It would be nice if humanity were on some sort of clear upward health trajectory: The more we know about nutrition and exercise and the more advanced medicine we have access to, the healthier everyone gets. Alas, that is not the case — especially when it comes to seniors, according to a new report from the United Health Foundation.
Summing up the findings in NPR, Alison Kodjak writes:
The report looks at the current health status of people ages 50 to 64 and compares them to the same ages in 1999.
The upshot? There will be about 55 percent more senior citizens who have diabetes than there are today, and about 25 percent more who are obese. Overall, the report says that the next generation of seniors will be 9 percent less likely to say they have good or excellent overall health.
That’s bad news for baby boomers. Health care costs for people with diabetes are about 2.5 times higher than for those without, according to the study.
(It should be noted that the foundation which conducted this report is connected to “UnitedHealthcare Retiree Solutions, which sells Medicare Advantage plans,” as NPR puts it.)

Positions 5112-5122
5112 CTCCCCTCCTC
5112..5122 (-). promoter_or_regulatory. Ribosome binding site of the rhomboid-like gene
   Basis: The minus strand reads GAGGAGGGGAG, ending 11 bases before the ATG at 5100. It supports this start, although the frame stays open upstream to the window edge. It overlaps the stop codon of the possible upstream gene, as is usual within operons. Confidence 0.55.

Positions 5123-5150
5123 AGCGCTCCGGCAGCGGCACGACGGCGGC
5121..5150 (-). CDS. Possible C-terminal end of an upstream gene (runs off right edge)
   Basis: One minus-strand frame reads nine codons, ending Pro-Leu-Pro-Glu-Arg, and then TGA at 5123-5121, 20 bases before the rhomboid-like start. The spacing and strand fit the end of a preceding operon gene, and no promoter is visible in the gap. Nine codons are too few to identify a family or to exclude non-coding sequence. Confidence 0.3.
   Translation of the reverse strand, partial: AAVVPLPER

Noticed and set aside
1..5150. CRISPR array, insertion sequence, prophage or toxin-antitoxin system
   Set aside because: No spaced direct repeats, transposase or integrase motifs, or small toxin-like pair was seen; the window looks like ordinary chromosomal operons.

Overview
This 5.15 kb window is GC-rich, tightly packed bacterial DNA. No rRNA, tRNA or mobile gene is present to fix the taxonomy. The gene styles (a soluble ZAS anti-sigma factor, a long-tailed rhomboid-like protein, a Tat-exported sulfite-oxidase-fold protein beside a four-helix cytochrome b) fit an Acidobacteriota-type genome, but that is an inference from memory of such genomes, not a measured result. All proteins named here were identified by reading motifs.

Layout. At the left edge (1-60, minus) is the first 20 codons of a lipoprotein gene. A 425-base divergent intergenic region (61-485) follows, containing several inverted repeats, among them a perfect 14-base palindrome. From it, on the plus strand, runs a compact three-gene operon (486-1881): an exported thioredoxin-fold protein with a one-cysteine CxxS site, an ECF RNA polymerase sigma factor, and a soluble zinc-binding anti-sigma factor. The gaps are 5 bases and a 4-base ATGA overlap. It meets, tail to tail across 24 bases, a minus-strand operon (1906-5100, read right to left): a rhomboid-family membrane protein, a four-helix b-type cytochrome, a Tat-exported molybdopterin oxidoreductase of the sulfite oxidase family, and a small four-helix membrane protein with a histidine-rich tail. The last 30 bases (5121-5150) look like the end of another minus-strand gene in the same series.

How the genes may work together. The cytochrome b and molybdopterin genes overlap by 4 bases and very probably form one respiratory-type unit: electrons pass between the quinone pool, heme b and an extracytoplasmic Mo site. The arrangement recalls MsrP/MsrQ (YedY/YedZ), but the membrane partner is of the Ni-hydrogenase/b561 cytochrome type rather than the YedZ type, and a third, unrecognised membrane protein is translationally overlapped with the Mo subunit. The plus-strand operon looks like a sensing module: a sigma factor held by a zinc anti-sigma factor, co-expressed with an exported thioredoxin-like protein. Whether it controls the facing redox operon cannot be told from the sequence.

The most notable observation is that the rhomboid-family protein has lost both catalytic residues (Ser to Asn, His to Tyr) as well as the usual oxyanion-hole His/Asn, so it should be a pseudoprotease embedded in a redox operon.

It seems as though easy access to unhealthy foods is erasing, if not reversing, all sorts of the other health gains one would expect to see over time. That’s not the only factor, of course: As a blockbuster Anne Case/Angus Deaton study revealed last year, middle-aged white people, particularly those with less education, are dealing with alarming levels of chronic pain, drug and alcohol use, and overall higher rates of mortality — much of which is probably sparked or exacerbated by economic issues.
If you follow all this down the road to its sad, natural conclusion, it’s likely that America’s end-of-life care problem — phrased bluntly, we spend huge amounts of money to extend older people’s lives slightly just so they can have agonizing deaths in hospitals rather than less painful and traumatizing (for them and their relatives) ones at home — is only going to get worse as well.
Now, the United Health Foundation report isn’t all bad — it highlights the extent to which smoking has plummeted, for example. But there’s no way around it: The overall prognostication for the aging population in the U.S. is pretty dire at the moment.